MplsGopher

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One can only draw very limited conclusions from the study at hand due to the factors already discussed.

If people could discuss studies like this in proper context that’s one thing, but...
Thanks for admitting the study is not fear mongering.
 

Pompous Elitist

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PE... you agenda is getting in the way of common sense.

First - you say it isn't true
then you say - it is just some ill-conceived anecdotal comments with no supporting data
then you say - anyone can claim they are a doctor on the internet
then after it has been publish with full peer review you say - that to is subjective, misapplication of the literature, extrapolating, etc...

And you back up your latest defense by quoting some person who claims to be a doctor on the internet....

You are totally unqualified to make any interpretation of the results and backing up your conclusions by posting links to Twitter? give me a fckg break....

It is easy to find a few armchair Dr's that will make a wild guess with their opinions, that does not prove anything.

You are making an absolute fool of yourself.
🙄. From the guy posting anecdotes and saying data isn’t needed to draw conclusions. “I just know, man. It’s science. I heard it!”.

Yes, numerous credentialed cardiology experts are clearly nobodies.

Credit where it’s due - you’re persistent. Are you going to follow me around forever and ever?
 

MplsGopher

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🙄. From the guy posting anecdotes and sayimg data isn’t needed to draw conclusions. “I just know, man. It’s science”.

Credit where it’s due - you’re persistent. Are you going to follow me around forever and ever?
Non-response, as typical.

Keep spam-trolling your twitter twat, non-scientist non-expert opinions, please!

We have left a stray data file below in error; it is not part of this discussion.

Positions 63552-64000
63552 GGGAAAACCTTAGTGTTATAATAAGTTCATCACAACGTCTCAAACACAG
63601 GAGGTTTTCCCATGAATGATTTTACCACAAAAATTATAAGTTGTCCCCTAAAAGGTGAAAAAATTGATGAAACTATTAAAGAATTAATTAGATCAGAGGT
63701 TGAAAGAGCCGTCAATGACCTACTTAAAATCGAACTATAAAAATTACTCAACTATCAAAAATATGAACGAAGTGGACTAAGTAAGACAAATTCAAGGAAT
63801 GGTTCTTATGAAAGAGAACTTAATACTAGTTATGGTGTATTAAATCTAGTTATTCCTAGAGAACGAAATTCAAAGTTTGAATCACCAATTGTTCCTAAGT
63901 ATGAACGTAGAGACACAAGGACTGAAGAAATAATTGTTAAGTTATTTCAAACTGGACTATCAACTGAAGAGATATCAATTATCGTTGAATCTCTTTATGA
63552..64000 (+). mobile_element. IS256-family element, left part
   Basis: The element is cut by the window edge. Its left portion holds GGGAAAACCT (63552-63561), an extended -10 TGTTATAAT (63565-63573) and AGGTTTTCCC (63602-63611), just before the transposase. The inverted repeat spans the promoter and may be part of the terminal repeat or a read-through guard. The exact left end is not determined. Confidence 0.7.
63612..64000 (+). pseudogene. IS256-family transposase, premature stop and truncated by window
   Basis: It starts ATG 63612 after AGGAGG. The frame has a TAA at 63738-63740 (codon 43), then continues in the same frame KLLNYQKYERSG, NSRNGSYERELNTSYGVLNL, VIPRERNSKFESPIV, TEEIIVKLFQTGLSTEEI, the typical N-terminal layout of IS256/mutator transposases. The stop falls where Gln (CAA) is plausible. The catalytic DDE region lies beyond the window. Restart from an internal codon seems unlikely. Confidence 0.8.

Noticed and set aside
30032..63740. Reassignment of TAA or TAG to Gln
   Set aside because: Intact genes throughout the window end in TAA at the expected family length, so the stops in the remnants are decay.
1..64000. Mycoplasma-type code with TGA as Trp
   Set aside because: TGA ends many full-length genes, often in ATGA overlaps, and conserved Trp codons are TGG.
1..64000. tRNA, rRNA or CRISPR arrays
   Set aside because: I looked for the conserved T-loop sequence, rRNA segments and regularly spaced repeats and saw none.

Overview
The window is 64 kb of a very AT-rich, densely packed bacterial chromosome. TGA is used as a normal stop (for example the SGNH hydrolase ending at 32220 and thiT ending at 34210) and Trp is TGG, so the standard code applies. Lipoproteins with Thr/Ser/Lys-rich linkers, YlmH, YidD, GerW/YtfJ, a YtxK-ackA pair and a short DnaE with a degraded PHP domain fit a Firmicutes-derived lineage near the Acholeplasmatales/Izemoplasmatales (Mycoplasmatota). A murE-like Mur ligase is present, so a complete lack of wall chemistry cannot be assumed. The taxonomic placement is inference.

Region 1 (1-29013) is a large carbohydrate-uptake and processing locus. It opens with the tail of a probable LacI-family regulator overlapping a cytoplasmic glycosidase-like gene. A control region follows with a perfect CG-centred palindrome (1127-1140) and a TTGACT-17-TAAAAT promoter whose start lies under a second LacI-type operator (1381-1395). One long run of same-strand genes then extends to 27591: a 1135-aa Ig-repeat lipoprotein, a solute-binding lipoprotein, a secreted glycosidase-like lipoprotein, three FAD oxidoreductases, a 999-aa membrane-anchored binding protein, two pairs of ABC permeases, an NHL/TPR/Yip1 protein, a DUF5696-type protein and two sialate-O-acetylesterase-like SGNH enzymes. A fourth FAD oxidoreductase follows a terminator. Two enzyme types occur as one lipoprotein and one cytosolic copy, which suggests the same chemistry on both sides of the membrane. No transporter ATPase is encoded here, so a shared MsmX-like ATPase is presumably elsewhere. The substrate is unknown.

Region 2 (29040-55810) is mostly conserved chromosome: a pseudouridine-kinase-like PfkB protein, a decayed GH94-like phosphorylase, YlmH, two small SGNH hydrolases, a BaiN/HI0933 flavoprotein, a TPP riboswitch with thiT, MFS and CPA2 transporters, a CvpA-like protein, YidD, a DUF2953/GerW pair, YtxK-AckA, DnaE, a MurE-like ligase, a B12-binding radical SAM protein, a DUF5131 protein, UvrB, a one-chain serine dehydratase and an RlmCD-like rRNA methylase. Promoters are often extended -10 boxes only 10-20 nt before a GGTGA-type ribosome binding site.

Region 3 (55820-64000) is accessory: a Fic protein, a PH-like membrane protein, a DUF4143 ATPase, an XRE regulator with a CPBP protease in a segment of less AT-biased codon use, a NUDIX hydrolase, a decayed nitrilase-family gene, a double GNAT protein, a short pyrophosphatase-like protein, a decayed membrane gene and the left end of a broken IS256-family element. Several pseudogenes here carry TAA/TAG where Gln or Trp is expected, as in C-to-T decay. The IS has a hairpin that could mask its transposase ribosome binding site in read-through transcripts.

Pompous Elitist

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I’m starting to think some of you need help. Really bizarre derangement, reaction to the criticism of what you want to believe is true.
 

MplsGopher

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Hey Venk Murthy!! My name is Bogden, no one has every heard of me, and I've done nothing! But I'm really cool! Can I join your really cool club of denialists, if I say the right things on twitter??? Pretty please??
 

Pompous Elitist

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So do you really believe that all of the schools in the SEC, B12 and ACC are performing cardiac MRI's on all of the Covid-19 cases? The schools that wouldn't even tell the team of positive cases? The schools with thousands of Covid cases in the student population? The NFL isn't even doing it and the schools that are down playing the risks are no way doing that.
It’s not accepted practice to do cardiac MRI on asymptomatic patients that test normal otherwise, for reasons already posted and detailed in the twitter posts of the cardiology experts with a sinister agenda.
 

Pompous Elitist

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Hey Venk Murthy!! My name is Bogden, no one has every heard of me, and I've done nothing! But I'm really cool! Can I join your really cool club of denialists, if I say the right things on twitter??? Pretty please??
Case in point. This is bizarre ranting. What is wrong with you? 🤷‍♂️
 

MplsGopher

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^^ see. Trying to control and block science from having too much control over how medicine is performed.

That's the heart of this denialism.
 

MplsGopher

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Money is a big factor in this too, of course. Many cardiologist practices don't have access to an MRI machine in-house, so they have to send those patients and dollars outside, if that becomes the new norm.